She had been up all night and more, she needed sleep just as much as he did. He gave her a comprehensive but stern look, signifying her that it was time to get some rest.
“I love you.”
A kiss, a tear on his neck and she was gone. Charles fell back into a state between sleep and coma.
Light, a growing and pulsing mass, a terrified Sophie and imminent death crossed his sedated mind, but only visions of a piano got tremors out of him. The girl, the sound, oh... the sound.
It made his eyelid twitch, good or bad, he wanted it, it became the only thing he reacted to. Hours passed and dampened the effects of the sedatives, freeing his mind for new thoughts, but he always came back to the sound.
The disgusting evening meal under cellophane paper arrived, he was too hot under the blanket and a headache plagued him, it got no reaction from him. He watched his own self from afar without interest, feeling no sensations but knowing he should.
A whirlwind of memories invaded his imagination, his first kiss, boring, the death of his mother, boring, marrying Sophie, boring. In the stream, an idea shone brighter, inviting him to come closer, to understand why he felt so disconnected from himself, why he tortured his spirit so much.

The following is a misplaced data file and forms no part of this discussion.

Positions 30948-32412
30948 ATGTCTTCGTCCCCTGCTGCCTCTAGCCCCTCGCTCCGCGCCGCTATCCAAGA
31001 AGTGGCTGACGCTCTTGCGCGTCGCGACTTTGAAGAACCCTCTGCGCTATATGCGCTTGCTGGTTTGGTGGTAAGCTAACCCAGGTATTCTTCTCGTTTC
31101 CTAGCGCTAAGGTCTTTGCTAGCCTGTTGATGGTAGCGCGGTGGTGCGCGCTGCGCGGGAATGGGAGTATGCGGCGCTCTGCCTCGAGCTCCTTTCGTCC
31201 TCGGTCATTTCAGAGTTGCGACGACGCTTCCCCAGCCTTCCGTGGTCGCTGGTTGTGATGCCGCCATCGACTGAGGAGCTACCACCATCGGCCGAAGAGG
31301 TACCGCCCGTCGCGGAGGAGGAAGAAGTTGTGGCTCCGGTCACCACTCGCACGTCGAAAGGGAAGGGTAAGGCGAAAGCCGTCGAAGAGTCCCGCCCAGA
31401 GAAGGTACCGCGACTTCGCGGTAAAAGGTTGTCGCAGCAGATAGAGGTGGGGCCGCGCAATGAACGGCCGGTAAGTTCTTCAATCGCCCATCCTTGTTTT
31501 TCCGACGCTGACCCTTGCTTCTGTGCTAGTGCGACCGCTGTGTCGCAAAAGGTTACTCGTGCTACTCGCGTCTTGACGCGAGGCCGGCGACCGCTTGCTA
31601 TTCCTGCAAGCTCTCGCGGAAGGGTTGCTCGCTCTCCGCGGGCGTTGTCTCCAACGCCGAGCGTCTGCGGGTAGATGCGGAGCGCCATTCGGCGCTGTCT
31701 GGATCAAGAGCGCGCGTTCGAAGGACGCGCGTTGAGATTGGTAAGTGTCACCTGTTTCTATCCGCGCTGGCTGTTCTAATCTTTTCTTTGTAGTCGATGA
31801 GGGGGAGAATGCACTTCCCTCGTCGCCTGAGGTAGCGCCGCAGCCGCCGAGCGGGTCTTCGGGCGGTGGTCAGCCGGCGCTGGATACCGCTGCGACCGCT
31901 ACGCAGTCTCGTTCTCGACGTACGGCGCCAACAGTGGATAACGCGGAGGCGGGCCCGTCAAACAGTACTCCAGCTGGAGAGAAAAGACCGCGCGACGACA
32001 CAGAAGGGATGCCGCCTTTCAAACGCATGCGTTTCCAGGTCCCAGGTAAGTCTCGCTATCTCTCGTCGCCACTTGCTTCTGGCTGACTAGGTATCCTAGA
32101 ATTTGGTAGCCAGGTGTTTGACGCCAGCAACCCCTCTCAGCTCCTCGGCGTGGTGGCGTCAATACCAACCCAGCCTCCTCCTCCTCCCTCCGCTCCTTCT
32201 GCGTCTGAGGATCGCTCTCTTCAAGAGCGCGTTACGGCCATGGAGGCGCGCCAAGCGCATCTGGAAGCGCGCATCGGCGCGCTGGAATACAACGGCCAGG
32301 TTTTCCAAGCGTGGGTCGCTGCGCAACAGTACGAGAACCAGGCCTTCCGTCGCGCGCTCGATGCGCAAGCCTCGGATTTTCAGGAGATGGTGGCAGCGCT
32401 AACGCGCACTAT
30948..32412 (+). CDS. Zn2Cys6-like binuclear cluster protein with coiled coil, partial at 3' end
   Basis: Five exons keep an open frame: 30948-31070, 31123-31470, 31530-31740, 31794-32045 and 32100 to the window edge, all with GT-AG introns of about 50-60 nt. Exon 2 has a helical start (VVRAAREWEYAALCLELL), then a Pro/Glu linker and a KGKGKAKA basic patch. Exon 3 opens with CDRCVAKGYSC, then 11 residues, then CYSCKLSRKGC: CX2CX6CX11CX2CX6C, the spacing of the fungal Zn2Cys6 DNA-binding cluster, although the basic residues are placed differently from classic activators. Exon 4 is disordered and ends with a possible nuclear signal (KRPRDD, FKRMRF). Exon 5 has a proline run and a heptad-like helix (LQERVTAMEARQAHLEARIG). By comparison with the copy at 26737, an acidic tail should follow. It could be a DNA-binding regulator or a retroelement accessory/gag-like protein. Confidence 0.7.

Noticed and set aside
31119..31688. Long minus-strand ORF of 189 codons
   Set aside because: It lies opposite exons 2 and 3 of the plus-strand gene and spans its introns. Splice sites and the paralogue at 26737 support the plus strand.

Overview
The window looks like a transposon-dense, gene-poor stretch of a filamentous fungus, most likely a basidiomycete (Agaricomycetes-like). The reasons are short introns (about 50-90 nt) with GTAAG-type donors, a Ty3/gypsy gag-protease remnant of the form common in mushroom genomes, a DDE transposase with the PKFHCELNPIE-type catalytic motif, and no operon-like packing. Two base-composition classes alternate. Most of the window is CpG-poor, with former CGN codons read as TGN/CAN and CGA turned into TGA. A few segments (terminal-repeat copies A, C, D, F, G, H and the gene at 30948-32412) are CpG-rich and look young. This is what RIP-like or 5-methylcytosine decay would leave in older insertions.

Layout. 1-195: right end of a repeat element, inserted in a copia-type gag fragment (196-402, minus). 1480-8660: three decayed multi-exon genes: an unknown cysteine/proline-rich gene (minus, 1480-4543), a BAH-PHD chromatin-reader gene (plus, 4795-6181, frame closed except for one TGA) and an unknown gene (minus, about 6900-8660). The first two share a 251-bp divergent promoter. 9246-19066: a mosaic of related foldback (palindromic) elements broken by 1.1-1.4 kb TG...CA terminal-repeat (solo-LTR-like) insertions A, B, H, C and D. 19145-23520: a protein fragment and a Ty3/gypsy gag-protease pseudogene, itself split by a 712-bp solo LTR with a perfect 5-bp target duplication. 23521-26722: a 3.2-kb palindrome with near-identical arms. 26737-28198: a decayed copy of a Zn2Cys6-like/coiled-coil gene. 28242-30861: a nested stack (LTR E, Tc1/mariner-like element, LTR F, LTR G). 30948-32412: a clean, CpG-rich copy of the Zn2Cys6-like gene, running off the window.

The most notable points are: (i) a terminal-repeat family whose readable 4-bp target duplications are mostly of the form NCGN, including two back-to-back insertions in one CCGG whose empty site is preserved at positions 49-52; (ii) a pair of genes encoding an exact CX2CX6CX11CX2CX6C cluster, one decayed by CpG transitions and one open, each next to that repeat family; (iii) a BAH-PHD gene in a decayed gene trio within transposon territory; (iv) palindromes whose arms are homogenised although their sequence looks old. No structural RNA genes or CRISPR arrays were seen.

He refused to approach it, afraid of discovering what hid behind and hoping medication would make him forget it. Yet his mind could not ignore it. It shone brighter, leaking aspects of a reality that should have stayed hidden. Charles mentally pushed with all the will he could muster to keep the idea contained, knowing instinctively that, should it blossom, his life would be radically shaken to the core.
He could not stop the stream, the frame broke and in a last jolt, his eyes were opened.
He had to find her. He grabbed the computer Sophie had brought. Oh God, Sophie.
I’m sorry, he thought, I’m sorry for what is going to happen.